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NBC's new show is nothing ‘Revolution’-ary

NBC’s Revolution is the next ambitious, post-apocalyptic network drama with hopes of filling the gaping hole left by ABC’s groundbreaking Lost. Though shows such as The Event, Flash Forward, Terra Nova and V all tried and failed to obtain the same cult following Lost enjoyed, Revolution is produced by Lost creator J.J. Abrams and has a step up with the fans right out of the gate.

Twelve million viewers tuned into the Sept. 17 pilot episode that has a distressed Ben Matheson (Tim Guinee) warning his family, “It’s gonna turn off … and it will never ever turn back on!” Suddenly, electricity throughout the country and possibly the world shuts down. We flash forward 15 years and see Ben living with his family, including daughter Charlie (Tracy Spiridakos) and son Danny (Graham Rogers) in a lawless, overgrown world divided into communes where militias vying for power threaten all order. When militiaman Capt. Tom Neville, played by Giancarlo Esposito of Breaking Bad fame, disrupts Ben’s peaceful community, chaos ensues, leaving Ben dead and Danny kidnapped.

The premise of the show is established as Charlie leaves to find her uncle Miles (Billy Burke) who, along with Ben, knows vital information about the blackout and who can help rescue her brother from the militia.

In a world where survivors have relearned the art of sword fighting and have become adept with bow and arrow, it’s clear the producers had HBO’s successful Game of Thrones in mind for this present-day adventure-quest drama.

Though the imaginative shots such as a decrepit Wrigley Field are well-executed, it remains to be seen if the writers can maintain the believability of this high-concept plot. Serialized dramas hit their stream when they develop engaging and complex characters viewers become attached to. So far, Revolution’s characters seem to fit the mold of what we have come to expect from a network drama: a good-looking cast who manages to look pretty despite the post-apocalyptic setting, an inevitable romance between two young characters, and a geeky klutz for comic relief (à la Lost’s Hurley). The characters seem shallow and lack the internal conflicts and struggles that might arise in such a ruthless and bleak society.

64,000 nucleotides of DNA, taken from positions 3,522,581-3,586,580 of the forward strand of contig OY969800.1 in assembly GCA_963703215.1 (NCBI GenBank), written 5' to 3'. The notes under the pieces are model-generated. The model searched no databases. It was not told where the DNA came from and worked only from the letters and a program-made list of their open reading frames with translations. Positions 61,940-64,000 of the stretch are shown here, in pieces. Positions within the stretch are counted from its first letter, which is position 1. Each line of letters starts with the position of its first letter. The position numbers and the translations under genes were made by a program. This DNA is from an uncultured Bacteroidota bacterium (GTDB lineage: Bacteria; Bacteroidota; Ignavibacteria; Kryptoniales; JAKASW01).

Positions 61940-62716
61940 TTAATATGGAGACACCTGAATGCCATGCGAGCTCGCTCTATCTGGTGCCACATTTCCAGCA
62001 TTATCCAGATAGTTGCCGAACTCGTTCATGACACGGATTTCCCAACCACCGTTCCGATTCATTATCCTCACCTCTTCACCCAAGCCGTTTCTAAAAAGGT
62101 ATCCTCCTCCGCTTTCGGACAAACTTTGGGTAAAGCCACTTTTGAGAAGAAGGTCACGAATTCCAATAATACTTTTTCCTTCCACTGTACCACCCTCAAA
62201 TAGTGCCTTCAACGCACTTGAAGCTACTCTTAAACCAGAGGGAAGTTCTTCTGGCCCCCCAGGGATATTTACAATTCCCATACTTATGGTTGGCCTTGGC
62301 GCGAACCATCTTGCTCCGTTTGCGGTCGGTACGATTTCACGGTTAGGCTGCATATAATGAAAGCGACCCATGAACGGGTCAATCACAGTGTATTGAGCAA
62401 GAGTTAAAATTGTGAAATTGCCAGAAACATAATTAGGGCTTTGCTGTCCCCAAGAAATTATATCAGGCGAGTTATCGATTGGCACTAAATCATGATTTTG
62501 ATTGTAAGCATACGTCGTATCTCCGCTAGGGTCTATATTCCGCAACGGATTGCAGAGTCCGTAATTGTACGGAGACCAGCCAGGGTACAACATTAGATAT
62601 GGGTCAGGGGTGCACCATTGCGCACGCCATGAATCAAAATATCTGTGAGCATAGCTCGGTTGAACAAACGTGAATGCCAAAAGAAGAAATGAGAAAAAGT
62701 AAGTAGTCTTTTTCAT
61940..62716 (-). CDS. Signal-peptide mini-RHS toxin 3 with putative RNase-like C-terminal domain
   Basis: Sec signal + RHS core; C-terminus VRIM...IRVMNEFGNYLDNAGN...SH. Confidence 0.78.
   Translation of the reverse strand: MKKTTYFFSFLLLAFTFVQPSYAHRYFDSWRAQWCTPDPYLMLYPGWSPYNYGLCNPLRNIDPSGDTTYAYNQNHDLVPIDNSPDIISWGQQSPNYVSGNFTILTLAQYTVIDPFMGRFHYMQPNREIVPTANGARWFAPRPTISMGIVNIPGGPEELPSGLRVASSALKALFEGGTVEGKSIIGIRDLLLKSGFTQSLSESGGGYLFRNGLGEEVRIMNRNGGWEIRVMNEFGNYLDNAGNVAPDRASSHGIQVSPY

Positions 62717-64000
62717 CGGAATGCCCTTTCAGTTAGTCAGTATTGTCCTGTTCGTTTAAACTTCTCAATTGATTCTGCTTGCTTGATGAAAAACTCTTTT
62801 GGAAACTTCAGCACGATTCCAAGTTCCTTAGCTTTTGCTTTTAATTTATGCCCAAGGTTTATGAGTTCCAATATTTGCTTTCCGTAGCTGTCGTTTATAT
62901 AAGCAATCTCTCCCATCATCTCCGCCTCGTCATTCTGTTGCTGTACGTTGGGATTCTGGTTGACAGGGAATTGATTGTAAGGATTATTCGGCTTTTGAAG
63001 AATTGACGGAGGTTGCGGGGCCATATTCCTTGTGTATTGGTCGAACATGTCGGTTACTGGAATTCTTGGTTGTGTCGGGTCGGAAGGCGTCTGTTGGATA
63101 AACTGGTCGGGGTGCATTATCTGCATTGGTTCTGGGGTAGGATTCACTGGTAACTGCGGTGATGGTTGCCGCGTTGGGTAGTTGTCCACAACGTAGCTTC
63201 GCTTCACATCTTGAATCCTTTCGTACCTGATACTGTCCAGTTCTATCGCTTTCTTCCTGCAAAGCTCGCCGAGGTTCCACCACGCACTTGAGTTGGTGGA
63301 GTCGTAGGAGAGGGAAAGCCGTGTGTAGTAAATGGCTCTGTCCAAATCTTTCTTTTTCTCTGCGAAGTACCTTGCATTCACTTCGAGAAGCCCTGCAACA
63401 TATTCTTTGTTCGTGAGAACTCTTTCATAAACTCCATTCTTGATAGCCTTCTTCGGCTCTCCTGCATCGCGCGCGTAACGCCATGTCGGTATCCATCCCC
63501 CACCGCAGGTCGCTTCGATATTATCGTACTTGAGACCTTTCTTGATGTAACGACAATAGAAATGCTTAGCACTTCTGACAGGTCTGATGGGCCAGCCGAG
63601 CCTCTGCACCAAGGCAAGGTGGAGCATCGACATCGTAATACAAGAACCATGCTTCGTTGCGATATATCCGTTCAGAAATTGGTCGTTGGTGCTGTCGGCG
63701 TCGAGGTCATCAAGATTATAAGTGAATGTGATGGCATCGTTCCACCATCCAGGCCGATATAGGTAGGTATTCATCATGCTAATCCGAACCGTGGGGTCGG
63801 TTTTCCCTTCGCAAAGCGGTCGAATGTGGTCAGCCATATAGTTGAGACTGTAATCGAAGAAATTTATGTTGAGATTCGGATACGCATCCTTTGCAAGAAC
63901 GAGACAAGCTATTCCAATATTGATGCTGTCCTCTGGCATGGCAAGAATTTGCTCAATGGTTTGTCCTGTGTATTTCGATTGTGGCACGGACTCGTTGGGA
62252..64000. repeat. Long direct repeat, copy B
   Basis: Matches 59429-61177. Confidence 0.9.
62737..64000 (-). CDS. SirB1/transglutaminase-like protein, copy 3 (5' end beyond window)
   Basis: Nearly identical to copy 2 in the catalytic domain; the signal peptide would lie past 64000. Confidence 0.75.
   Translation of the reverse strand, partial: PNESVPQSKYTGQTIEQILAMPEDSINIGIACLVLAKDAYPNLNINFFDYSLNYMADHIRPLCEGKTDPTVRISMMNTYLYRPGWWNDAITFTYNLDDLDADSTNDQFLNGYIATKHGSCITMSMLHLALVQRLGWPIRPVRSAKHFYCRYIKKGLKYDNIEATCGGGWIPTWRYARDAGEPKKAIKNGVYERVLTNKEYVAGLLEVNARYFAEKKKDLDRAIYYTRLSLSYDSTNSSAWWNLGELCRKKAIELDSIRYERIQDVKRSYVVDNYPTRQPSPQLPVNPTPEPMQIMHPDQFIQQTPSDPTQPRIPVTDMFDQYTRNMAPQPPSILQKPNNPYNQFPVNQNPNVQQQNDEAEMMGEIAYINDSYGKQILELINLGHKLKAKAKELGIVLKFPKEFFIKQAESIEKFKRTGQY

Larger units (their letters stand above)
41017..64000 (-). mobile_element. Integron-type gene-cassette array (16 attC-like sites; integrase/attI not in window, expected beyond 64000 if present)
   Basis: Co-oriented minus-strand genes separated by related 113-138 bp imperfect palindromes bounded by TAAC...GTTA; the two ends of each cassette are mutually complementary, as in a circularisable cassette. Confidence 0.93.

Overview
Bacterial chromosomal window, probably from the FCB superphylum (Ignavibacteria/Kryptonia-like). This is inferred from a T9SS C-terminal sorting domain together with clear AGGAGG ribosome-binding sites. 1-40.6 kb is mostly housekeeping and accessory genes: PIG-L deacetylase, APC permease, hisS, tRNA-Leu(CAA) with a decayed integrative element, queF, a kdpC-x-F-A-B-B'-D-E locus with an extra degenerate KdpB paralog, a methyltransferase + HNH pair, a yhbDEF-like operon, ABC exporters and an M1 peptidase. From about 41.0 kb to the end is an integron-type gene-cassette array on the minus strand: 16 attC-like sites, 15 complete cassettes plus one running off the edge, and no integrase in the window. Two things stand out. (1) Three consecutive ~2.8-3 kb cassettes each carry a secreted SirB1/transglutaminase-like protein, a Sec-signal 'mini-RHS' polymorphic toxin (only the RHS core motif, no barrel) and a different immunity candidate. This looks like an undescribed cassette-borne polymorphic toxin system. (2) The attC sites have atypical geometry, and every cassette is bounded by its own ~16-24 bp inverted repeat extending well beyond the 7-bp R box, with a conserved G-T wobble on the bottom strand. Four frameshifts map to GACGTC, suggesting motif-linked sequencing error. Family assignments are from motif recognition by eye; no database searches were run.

The pilot presents some interesting revelations about the origin of the blackout, and the episode really takes off during a fight scene involving samurai swords and unconventional battle tactics between the militia and our rag-tag team of rebels. Believability aside, such exhilarating fight scenes can’t hurt the show’s chances of keeping viewers.

The size and scope of the plot established in Revolution should open the door for ample twists and turns later in the series. But viewers will only stick around and buy into the mythology if the upcoming episodes do a better job of developing the characters. If NBC wants Revolution to be the next successful serialized drama in a field now dominated by cable, it must start by transcending network television’s predictability and monotony. Otherwise it will be lights out for this show as well.